Monthly Archives: September 2011
Okay, these are the winners! Thank you so much for dropping by. I hope you’ll join me on the next hop, probably in November. I’ll have some similar and new prizes.
1st prize: Ramblings of a Part Time Druid
2nd prize: Julie Jansen
3rd prize: Sam,E and R, Awesomness
4th prize: Proserpine Craving (This will make a great character name!)
Okay, winners, to claim your prizes, email me at lisalgreer at yahoo dot com
Hi, all! So glad you stopped by my page. I don’t have a bunch of pumpkins and whatnot since my blog is geared for this season all year round. That’s the great thing about gothic romance. It’s perfect for autumn reading!
Take a look at the rules and then the prizes you can win.
This post is mainly for writers. You’ve probably noticed that I write about whatever I want, and I think this topic is relevant since I’m sure I have writer friends who read this blog once in a while.
When I first began writing a year ago, I kept hearing that you need a backlist. I thought, okay, whatever. Let me just write my novel.
Then I realized I’m a pretty fast writer, and for an author of e-books and the occasional print work, that’s a good thing. A backlist just means a list of books readers can buy, not one book, but more than one book. The key to sales and to finding a readership is to keep writing and getting stuff published. Unless you’re a literary genius who writes one book every ten years, and yes, there are some– I’m thinking of Donna Tartt, for example– you will garner the most success and make some royalties off your work if you focus not so much on writing one book and marketing it to heck and back but on writing many books and marketing them all as best as you can. It’s all about your goals. E-book authors have different ones than the literary genius who is still primarily working in the print world and hoping to sell one or two big books a year.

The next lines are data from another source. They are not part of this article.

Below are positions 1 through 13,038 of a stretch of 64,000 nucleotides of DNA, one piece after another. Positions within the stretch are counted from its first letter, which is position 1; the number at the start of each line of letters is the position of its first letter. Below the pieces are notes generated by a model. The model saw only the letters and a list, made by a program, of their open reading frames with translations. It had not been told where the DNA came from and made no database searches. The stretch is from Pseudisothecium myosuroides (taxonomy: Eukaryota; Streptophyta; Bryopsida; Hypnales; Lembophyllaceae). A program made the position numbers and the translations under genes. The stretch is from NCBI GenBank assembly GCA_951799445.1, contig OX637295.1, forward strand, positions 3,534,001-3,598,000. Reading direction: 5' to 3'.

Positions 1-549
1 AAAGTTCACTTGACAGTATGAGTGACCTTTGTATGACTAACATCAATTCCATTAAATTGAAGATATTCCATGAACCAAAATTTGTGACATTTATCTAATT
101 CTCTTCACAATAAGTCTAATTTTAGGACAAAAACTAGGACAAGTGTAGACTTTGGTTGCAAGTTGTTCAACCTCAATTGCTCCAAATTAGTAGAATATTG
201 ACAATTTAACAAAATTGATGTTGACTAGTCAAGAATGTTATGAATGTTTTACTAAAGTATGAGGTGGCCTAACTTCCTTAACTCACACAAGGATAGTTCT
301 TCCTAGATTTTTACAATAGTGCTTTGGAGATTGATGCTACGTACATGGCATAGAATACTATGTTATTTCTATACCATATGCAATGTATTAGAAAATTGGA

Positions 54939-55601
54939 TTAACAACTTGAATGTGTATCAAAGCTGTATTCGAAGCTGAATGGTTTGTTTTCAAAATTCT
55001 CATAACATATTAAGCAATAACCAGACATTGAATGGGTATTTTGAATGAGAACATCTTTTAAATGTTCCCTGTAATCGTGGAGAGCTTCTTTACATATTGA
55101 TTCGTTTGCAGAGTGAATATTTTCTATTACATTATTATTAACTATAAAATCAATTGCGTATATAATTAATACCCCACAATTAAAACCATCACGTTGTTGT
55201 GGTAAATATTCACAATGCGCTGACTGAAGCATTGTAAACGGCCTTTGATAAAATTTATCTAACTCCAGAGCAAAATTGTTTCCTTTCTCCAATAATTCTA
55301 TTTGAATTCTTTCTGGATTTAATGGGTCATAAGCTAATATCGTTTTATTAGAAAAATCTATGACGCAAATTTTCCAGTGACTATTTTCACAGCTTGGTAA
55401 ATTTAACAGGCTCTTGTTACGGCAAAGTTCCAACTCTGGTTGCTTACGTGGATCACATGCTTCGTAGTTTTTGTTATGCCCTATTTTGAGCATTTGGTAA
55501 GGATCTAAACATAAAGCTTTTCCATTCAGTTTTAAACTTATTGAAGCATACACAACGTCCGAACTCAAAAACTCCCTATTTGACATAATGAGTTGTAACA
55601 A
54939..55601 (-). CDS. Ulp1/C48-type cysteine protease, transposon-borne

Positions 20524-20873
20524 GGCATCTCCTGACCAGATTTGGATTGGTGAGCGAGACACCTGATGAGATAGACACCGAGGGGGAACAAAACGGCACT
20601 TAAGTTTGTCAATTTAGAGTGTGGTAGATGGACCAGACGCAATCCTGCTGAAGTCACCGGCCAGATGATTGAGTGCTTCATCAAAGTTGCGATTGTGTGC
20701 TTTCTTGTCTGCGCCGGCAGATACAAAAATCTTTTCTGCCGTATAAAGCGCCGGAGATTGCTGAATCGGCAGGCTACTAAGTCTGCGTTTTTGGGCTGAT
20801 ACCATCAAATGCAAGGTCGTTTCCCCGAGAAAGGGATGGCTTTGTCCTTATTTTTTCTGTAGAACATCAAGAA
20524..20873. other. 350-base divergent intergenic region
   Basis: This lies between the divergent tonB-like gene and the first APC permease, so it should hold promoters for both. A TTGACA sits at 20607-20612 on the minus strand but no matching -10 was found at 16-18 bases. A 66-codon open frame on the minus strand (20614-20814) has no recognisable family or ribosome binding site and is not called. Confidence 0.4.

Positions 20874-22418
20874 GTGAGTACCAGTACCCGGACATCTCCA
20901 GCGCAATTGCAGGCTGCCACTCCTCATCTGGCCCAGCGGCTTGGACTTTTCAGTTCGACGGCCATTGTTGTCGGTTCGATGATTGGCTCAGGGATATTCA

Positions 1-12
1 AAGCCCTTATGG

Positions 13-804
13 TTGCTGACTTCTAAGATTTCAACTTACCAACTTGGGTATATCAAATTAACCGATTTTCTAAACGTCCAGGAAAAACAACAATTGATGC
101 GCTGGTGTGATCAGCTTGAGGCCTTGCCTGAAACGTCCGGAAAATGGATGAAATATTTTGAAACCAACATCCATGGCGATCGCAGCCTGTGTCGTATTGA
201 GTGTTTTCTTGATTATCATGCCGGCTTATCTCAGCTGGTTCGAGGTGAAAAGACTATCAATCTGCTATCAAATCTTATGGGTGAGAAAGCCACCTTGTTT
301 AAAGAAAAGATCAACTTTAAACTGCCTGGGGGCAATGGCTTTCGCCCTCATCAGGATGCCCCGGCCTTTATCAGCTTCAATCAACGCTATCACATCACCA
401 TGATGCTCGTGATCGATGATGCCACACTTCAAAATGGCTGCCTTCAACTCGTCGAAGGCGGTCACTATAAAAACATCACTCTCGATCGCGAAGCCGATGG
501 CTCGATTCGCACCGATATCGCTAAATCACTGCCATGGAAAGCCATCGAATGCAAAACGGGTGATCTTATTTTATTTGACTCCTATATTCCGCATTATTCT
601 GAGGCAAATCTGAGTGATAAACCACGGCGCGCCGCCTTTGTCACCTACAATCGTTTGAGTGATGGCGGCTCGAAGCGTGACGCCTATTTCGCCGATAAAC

The reality is that as an e-book author, you will need to sell many books a year to see any money from your hobby. If you don’t care about royalties, great. If you do, build the backlist.
And even if you are an e-book author with aspirations of publication with a New York publisher, having a backlist will only help you in that goal. You’ll prove you can write and sell, and that’s what people who are investing in your name and brand want to see. Having people know your books is important. So, how can you build a backlist?
These are some ideas that have worked for me. You might be different, but give them a try.
1. Consider the genre you’re writing in. Do you need a name and a pen name? If so, go ahead and decide what genres each name will be recognized for and get to work.
2. Embrace the short story or novella format. You can work and slave over a novel for months and years and not see the fruits of those labors for more years. Why not try writing shorter works for publication? Get your name out there, and work on that novel, too. Some publishers take 3000 word stories. That’s a golden opportunity to get published quickly. You’ll have more readers when your great work finally does come out because readers X, Y, and Z read those three short stories you had published the same year your novel was released.